The flexible tailored architecture described above can be designed to accommodate arbitrary demand maps across contiguous coverage areas. For example, FIG. 10 is a flow chart describing one example process of manufacturing a satellite that uses the technology described above. Step 902 includes identifying high demand regions in a coverage area. Step 904 includes identifying low demand regions in the coverage area. In some embodiments, either one or both of step 902 or 904 can be skipped. In step 906, the size of a small spot beam is determined for the high demand regions. The size of the spot beam can be determined based on spectral efficiency, power, population density, etc. In step 908, the size of the large spot beams are calculated as a function of the size of the small spot beams and the scaling is determined by the antenna performance. For example, for a certain size reflector dish antenna, the range of realizable spot beam sizes can be simulated by electromagnetic simulation software. In one embodiment, to enable all three sizes of spot beams on the same aperture (or set of apertures), the diameter of a large spot beam should be no more than 1.5 times the diameter of the small spot beam for a four color frequency reuse system. That is, ratio of the beam size for the large spot beam to the beam size of the small spot beam should be no more than 1.5:1. In step 910, the size of the transition beams (the intermediate size beams) are calculated based on the size of the small beam and/or the size of the large beam. In one embodiment, the intermediate size beams are halfway between the size of the small beams and the large beams. That is, the size of the intermediate size beams can be the average of the beam size of the small spot beam and the average size of the large spot beam. Other intermediate sizes can also be used. In an embodiment that uses three color frequency reuse, the diameter of the large spot beam should be no more than 1.5 times the diameter of the small spot beam. That is, for three color frequency use, the ratio of the beam size for the large spot beam to the small spot beam should be no more than 1.5:1. The maximum beam size difference is determined by the antenna reflector design, not the frequency re-use. For a certain size dish, it can only accommodate a range of beam sizes before the beam distortion sets in. Distortion means beam shape distortion from round to elongated ones due to non-ideal projection.

In step 912, the small spot beams are placed in the beam map over the high demand regions of the coverage area. In step 914, the large spot beams are placed in the beam map over the low demand regions of the coverage area, as well as other regions of the coverage area that are not in the high demand regions. In step 916, the transition beams are placed in transition regions in the beam map, such as regions between where the small spot beams are placed and where the large spot beams are placed. In step 918, the reflector and the feed horns are designed to implement the small, large and intermediate size spot beams. In step 920, the signal path components (see e.g. FIGS. 4 and 5) are designed. In step 922, the satellite is manufactured as per the details of steps 902-920. In step 924, the satellite is deployed for operation.

FIG. 11 is a flow chart describing one embodiment for operating a satellite (or other communication platform), as per the technology described herein. In step 980, the satellite is providing communication between the satellite and users in one or more high demand (e.g., high population density) regions of a coverage area using one or more small spot beams. In step 982, the satellite is providing communication between the satellite and users in one or more low demand (e.g., low population density) regions of the coverage area using one or more large spot beams. In step 984, the satellite is providing communication between the satellite and users in one or more transition regions in the coverage area using one or more intermediate sized spot beams. The transition regions are located between the high demand regions and the low demand regions so that large spot beams are separated from small spot beams by one or more intermediate sized spot beams. As described above, the large spot beams are created to have a beam width that is a function of a beam width of the small spot beams. The three steps of communicating 980, 982, and 984 are performed concurrently and provide continuous communication coverage over the coverage area.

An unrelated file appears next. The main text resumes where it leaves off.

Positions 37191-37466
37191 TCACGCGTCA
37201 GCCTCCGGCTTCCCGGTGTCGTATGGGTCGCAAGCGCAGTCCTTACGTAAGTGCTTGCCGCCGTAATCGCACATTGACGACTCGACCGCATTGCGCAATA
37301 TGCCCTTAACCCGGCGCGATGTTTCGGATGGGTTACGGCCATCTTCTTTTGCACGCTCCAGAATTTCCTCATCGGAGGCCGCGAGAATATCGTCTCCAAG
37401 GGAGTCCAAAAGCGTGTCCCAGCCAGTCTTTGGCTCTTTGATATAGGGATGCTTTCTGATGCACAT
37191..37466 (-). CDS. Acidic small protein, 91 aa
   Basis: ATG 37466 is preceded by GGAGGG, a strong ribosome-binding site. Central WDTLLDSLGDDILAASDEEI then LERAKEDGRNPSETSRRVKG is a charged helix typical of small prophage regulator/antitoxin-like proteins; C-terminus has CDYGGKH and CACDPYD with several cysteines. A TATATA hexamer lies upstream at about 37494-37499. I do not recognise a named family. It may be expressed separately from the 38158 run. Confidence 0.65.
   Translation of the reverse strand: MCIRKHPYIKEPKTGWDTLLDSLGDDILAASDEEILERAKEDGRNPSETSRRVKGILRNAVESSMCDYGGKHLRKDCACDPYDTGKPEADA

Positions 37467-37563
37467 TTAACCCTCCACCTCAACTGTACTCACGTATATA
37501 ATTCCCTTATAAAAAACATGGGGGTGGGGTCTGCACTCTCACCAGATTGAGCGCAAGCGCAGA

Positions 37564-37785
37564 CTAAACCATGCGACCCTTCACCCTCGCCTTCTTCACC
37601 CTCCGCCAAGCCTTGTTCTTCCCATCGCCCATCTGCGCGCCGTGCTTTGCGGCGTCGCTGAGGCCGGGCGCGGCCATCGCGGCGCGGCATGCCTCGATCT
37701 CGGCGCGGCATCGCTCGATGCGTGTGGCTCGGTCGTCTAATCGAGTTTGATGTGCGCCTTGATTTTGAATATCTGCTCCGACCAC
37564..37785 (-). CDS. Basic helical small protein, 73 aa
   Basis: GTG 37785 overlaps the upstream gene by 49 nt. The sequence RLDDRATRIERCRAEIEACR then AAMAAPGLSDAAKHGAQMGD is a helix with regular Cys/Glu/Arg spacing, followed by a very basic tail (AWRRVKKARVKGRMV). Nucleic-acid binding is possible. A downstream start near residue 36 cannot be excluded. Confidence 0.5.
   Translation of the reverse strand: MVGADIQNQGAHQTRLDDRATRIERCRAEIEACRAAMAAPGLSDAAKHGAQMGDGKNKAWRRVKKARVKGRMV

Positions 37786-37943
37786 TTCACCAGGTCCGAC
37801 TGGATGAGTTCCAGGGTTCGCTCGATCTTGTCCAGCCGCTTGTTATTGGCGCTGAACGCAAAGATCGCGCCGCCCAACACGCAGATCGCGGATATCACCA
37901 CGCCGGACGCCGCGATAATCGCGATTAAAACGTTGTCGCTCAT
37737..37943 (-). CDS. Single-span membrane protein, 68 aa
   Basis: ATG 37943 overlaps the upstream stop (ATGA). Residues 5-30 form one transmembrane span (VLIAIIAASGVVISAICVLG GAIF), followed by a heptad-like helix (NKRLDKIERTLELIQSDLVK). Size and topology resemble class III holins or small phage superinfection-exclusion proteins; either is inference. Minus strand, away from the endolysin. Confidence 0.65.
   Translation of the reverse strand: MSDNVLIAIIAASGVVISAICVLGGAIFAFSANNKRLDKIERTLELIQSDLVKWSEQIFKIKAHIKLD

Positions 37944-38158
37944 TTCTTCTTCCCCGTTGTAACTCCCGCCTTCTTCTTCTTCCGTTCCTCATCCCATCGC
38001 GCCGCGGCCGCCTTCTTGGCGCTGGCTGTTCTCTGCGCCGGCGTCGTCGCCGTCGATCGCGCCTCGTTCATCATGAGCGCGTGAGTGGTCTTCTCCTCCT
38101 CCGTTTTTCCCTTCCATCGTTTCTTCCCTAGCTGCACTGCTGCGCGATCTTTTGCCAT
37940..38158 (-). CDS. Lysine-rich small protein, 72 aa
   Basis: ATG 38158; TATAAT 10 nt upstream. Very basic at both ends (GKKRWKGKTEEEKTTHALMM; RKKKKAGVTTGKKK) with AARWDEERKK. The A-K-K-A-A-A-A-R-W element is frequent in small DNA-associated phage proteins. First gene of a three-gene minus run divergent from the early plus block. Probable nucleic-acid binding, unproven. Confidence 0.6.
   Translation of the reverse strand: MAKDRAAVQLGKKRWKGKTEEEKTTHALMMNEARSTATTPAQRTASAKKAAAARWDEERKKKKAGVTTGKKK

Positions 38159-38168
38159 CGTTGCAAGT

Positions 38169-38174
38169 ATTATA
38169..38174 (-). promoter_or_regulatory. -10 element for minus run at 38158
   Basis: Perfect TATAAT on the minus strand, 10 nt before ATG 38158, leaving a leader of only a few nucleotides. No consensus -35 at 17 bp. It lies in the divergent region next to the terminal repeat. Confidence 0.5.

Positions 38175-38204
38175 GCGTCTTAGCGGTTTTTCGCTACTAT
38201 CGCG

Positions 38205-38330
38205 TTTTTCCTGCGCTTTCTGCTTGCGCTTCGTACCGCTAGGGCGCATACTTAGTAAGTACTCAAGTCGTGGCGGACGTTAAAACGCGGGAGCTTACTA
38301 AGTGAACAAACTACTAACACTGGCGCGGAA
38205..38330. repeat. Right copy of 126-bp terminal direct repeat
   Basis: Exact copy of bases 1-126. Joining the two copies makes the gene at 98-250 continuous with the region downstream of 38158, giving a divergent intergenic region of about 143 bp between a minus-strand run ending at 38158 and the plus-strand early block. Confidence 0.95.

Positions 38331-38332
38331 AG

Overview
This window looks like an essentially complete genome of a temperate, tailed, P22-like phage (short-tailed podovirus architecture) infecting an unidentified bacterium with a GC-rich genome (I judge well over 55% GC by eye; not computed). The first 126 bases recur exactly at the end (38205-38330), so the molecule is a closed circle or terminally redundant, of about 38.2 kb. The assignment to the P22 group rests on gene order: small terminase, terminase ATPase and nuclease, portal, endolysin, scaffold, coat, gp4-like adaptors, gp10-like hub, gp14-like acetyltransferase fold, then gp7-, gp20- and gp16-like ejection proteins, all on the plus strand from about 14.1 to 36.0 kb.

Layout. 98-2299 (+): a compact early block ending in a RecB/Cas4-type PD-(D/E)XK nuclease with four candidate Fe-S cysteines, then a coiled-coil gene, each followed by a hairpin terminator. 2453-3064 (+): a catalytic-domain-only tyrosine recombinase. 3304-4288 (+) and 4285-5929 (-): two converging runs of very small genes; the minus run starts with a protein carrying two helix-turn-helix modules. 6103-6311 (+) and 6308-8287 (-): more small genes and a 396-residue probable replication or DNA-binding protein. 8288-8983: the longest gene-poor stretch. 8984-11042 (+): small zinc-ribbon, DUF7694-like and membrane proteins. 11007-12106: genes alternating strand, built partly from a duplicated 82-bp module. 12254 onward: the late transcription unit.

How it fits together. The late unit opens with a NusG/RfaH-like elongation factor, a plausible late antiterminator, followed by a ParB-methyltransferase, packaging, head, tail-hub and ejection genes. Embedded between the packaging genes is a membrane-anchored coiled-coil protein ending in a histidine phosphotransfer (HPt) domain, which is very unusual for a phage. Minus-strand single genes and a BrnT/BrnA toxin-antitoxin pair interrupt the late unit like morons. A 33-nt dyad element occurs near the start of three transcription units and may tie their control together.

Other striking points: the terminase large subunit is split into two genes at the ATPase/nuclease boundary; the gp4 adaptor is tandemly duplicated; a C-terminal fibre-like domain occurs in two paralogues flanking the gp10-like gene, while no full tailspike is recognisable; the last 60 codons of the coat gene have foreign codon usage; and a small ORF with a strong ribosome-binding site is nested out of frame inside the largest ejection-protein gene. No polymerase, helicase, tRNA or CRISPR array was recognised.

Although the main example described above includes a satellite, the technology described herein can be used with other communication platforms, such as a UAV, balloon, airplane, helicopter, a dedicated terrestrial antenna, etc.

One embodiment includes a satellite, comprising: a power source; and an antenna system configured to provide a plurality of spot beams including one or more small spot beams illuminating a first region of a coverage area, one or more large spot beams illuminating a second region of the coverage area separate from the first region and one or more intermediate sized spot beams illuminating a third region of the coverage area that is located between the first region and the second region so that the one or more small spot beams are separated from the one or more large spot beams by the one or more intermediate sized spot beams.

One embodiment includes a satellite, comprising: a first aperture configured to provide a first plurality of spot beams including a first small spot beam illuminating a first portion of a first region of a coverage area, a first large spot beam illuminating a first portion of a second region of the coverage area and an first intermediate sized spot beams illuminating a first portion of a third region of the coverage area that is located between the first region and the second region; and a second aperture configured to provide a second plurality of spot beams including a second small spot beam illuminating a second portion of the first region of the coverage area, a second large spot beam illuminating a second portion of the second region of the coverage area and a second intermediate sized spot beam illuminating a second portion of the third region of the coverage area.